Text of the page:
A voice came over the phone. An obscene imitation of human speech that nonetheless sounded terribly familiar to her. It was low and high and neither at the same time, as if it had been reflected into the wrong registers somehow, and then forced back into normal speech. It was a titanic sound, and it painted strange pictures in her mind to hear: Angles and proportions all wrong- huge beyond reckoning and minute all at once. Nausea stirred in her stomach.


It said: "OUTSIDE-THE-WINDOW..."


Her head snapped around to the open living room windows. She caught a flash- no more than a flash- of something moving past. A hideous shape, only vaguely man-like. It had been watching her.


She threw the phone down like a poisonous snake, and ran back down the hall to the frontroom. She realized now that there was no safe place to go. There was no one she could call, whatever-it-was, whatever she faced, the thing would not let her. She was alone.


"Fuck you!" she yelled at the closed door, and something outside roared in response. She shrieked, and put her hands over her ears, and ran up the stairs to the second floor. She was all alone. Fine. She would DO something, god-damn-it.


She ran down the hall, and hooked right, into the study. She had to defend herself. She had to-


She looked down at the sprawl of papers, and realized: She had taken the gun already. She had put it in her purse.


"Fuck." she muttered, and turned on her heel.


Below, something hit the door. Hard.


Deborah took the stairs two at a time. She didn't spare a glance at the door- no time- but she knew, with the instinct of a cornered animal, that it was already beginning to give. It would not protect her. Not for very long.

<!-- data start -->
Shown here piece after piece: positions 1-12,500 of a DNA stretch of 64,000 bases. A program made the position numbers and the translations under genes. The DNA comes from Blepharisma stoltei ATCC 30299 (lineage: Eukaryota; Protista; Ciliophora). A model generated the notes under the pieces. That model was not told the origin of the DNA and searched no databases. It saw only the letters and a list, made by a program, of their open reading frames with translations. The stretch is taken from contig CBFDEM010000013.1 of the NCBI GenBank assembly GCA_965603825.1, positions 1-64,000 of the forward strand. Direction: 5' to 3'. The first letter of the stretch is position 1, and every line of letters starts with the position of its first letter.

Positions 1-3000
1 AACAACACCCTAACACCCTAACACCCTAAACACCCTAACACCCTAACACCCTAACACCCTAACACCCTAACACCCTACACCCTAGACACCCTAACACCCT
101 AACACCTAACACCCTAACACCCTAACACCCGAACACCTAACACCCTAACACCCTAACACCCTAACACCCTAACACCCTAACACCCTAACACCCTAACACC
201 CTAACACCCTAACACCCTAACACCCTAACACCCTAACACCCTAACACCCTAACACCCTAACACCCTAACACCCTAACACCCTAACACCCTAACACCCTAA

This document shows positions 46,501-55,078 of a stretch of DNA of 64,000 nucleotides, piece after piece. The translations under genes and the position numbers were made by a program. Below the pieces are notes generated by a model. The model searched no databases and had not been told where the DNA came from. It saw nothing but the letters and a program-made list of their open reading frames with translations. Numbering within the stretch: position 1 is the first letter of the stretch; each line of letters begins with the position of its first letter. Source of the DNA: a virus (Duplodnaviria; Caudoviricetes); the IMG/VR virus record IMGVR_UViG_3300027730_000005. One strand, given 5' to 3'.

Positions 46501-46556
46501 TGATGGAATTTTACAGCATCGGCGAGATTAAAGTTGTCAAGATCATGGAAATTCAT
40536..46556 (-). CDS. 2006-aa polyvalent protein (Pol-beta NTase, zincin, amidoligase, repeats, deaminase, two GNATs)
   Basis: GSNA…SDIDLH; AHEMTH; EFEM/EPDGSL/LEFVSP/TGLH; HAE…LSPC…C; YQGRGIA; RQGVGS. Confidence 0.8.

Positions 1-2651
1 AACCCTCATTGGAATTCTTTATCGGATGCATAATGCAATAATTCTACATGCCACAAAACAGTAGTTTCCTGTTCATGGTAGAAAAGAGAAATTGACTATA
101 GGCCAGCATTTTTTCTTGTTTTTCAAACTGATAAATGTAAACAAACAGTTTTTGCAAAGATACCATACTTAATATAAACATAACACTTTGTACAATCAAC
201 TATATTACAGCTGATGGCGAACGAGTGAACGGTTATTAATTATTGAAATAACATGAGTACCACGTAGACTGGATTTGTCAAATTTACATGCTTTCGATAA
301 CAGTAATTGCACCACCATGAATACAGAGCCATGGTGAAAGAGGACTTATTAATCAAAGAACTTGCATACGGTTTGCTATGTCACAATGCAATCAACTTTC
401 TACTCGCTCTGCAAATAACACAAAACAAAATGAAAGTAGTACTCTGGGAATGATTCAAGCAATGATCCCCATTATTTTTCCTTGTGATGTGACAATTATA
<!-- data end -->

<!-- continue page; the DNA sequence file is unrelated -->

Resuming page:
All rational thought was gone from her mind. What was left was wild cunning and cold, desperate will. No explanations. No disbelief. That would come later, and she knew it.


She came back into the living room and swung her head around until she spotted it, sitting on the edge of the couch.


Wham! Another blow to the door, and it shuddered in the frame. It was spiderwebbed with cracks now, although she did not see it. She didn't need to. She could feel the time slipping through her fingers.


Deborah grabbed up the purse, and clawed the gun out of it. So cold, in her shaking, sweating hands...


Wham! A piece of the door came loose, and clattered to the wooden frontroom floor. She had no time left.


Go! Now!


She took up the gun in both hands, and ran back down the hall one more time. Loaded, the gun was already loaded...


Thank you, grandfather.


Wham! The thing struck the door again, and it exploded open into the room, and something massive- a creature inhuman and dark with forest-mud- moved with horrifying speed, and Deborah raised the gun and screamed and-


Everything fell away. She was cold.


She pulled the trigger, and her hands were full of fire.

------
"Quit this world, quit the next world, quit quitting!" -Sufi proverb.


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The following comments are for "Wendigo - 26"
by Beckett Grey